You are not permitted to download, save or email this image. Visit image gallery to purchase the image.
Depending on their position and soil types, not all gardens can be cultivated intensively from now on. If this is the case in your vegetable garden, consider raised beds to give better drainage and increased soil warmth.
Rubbish should be cleaned up and taken to a green waste recycling depot or added to the compost bin. In colder months, compost heaps rarely heat up enough to destroy infective spores of fungoid diseases or the eggs of insect pests, so add only healthy material.
Dig over areas that will not have winter crops and apply lime (100g per sq m). Fresh manure can be added and will decompose over winter. Alternatively, sow lupin, oats or barley for digging in during October as green manure.
Plant out cabbages to mature in spring. Sow broad beans about 2cm deep and in a double row, with 20cm between the rows. The well-known Exhibition Long Pod variety is still popular but plants need good support, as do Evergreen and the very tall (2.3m) heritage Red Broad Bean. A smaller variety, such as Coles Early Dwarf, may be more suitable for the smaller garden, although the long-pod varieties are generally hardier.
Beans transfer nitrogen to the soil, a valuable side-effect of growing the vegetable. All crops should be kept weed-free by hoeing around them. Hoeing lets excess moisture evaporate and oxygen from the air penetrate the upper layers of soil for organisms that convert organic material into plant food.
Hedges trimmed now will remain tidy for the next six months.
If severe trimming is needed to reduce an overgrown hedge, cut one side only and wait until new growth is visible before doing the second.
Ground can be prepared over the next month for planting rose bushes in winter and early spring.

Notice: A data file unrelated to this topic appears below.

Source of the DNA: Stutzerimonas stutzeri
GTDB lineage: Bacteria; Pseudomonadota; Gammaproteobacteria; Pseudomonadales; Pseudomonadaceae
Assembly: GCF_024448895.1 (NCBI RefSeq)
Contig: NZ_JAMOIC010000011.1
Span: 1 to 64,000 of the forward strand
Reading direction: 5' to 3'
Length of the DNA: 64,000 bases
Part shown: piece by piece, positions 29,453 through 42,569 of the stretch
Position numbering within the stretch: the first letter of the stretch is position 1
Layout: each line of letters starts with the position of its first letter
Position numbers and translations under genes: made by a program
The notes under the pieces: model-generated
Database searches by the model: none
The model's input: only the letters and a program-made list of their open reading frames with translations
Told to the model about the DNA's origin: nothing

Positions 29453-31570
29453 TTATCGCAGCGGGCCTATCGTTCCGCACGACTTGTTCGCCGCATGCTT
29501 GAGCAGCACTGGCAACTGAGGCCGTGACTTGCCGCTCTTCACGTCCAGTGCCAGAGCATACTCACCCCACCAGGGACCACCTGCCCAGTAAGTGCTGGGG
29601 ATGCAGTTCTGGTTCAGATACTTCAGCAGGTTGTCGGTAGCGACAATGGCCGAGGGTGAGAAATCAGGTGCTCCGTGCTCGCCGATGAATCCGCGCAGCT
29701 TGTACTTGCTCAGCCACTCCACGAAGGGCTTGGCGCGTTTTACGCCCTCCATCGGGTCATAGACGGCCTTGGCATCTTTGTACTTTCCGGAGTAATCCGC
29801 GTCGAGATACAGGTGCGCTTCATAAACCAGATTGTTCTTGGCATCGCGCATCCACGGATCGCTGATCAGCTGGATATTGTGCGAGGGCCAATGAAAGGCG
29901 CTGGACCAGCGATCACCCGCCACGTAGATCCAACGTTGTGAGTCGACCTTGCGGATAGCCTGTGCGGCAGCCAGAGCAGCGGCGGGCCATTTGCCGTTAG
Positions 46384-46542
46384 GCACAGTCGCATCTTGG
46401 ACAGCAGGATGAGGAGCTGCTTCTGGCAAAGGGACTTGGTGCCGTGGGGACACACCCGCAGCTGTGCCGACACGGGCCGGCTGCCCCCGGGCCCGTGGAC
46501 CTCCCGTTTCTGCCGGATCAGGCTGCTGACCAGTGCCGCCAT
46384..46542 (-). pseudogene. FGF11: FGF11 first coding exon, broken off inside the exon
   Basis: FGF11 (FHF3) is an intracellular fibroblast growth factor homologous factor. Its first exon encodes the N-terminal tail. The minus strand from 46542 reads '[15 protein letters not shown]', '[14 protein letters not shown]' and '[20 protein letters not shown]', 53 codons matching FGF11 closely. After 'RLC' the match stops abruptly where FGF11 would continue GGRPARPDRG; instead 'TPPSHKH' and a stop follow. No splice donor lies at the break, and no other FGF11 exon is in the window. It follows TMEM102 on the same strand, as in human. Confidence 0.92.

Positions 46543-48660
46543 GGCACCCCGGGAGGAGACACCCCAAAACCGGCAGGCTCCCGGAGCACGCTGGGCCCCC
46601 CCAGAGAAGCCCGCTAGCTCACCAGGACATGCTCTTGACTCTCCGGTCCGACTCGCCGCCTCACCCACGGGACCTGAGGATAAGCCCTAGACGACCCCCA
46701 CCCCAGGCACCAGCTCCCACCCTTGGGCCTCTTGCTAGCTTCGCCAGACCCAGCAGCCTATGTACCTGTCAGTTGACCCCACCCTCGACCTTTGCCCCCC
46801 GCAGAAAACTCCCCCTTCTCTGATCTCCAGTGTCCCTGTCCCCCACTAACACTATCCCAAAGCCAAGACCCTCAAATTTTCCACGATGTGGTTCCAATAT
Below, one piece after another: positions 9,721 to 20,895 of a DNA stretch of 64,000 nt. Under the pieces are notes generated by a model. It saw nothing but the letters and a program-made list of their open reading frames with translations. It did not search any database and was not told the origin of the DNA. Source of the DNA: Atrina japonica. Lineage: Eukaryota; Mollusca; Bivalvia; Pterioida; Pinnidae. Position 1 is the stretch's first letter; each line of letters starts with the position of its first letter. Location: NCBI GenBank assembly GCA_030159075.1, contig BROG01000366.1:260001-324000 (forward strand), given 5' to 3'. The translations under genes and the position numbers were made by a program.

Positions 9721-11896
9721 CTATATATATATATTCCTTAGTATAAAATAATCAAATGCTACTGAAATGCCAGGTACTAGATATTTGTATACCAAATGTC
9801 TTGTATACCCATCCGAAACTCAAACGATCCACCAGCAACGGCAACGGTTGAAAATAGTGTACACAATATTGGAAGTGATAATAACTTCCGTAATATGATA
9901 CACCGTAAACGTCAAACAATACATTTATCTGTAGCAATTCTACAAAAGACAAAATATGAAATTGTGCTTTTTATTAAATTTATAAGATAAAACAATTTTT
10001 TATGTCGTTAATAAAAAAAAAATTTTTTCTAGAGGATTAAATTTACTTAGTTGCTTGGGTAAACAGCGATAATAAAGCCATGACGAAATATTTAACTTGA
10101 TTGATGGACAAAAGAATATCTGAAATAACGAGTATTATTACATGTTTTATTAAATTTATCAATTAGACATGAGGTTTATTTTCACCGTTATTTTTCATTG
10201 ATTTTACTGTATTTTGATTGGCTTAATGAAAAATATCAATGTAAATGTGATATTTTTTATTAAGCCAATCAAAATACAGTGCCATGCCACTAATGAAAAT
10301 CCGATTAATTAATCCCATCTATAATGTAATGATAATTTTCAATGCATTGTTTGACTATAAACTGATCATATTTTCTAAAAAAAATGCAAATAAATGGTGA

Add plenty of manure, digging deeply so it gets into the lower levels of the soil. For light, sandy soils, use fairly fresh cow manure to retain moisture. Keep manure at low depths and put lime on top.
On heavy clays, straw, stable manure or a rich garden compost is preferable. Gypsum is invaluable in helping break down clay.
Herbaceous plants such as delphiniums and red hot pokers (Kniphofia) will give better displays if divided every few years. Lift and divide using a sharp spade. Replant pieces of strong young growth.
Lupins and hollyhocks can be divided in this way but are better grown from seed unless a particular colour is being retained.
Sweet pea seed can be sown now for flowers in late spring. Bijou, Cupid, Pixie Princess and the Fantasy Dwarf series are low-growing and need no staking.
In recent years, New Zealand breeder Keith Hammett has produced sweet peas such as Renaissance, Pink Reflections and Blue Reflections, with the emphasis on bringing back more intense perfume. Old varieties still available include Cupani, found by a monk in Italy in 1695. Its flowers are a deep blue with a purple wing. Rose-and-white bicolour Painted Lady dates back to 1737.
Tuberous begonias can be dried and stored away for the winter in a dry frost-free place.
Gladioli can be lifted when the foliage yellows. Shake off any soil over a sack or sheet of plastic so small corms can be retrieved, then place in paper bags - never use plastic or corms will rot - with colour or variety name written on them. Tie the neck of the bag and hang gladioli to dry completely, when foliage can be removed and corms stored in shallow boxes for replanting in spring.
In the glasshouse, tomatoes still with fruit to ripen can be helped along by having most of their leaves removed so plant foods are diverted from the roots into the fruit. If only a few fruit are left, cut them off, attached to a portion of stem, and hang in a warm spot to ripen.
When harvesting is over, pull the plants out immediately to let the soil rest.
Tomatoes grown in pots or bags should be removed and the soil put on the garden, where it will weather into rich garden soil.
Replace soil in greenhouses at least every other year.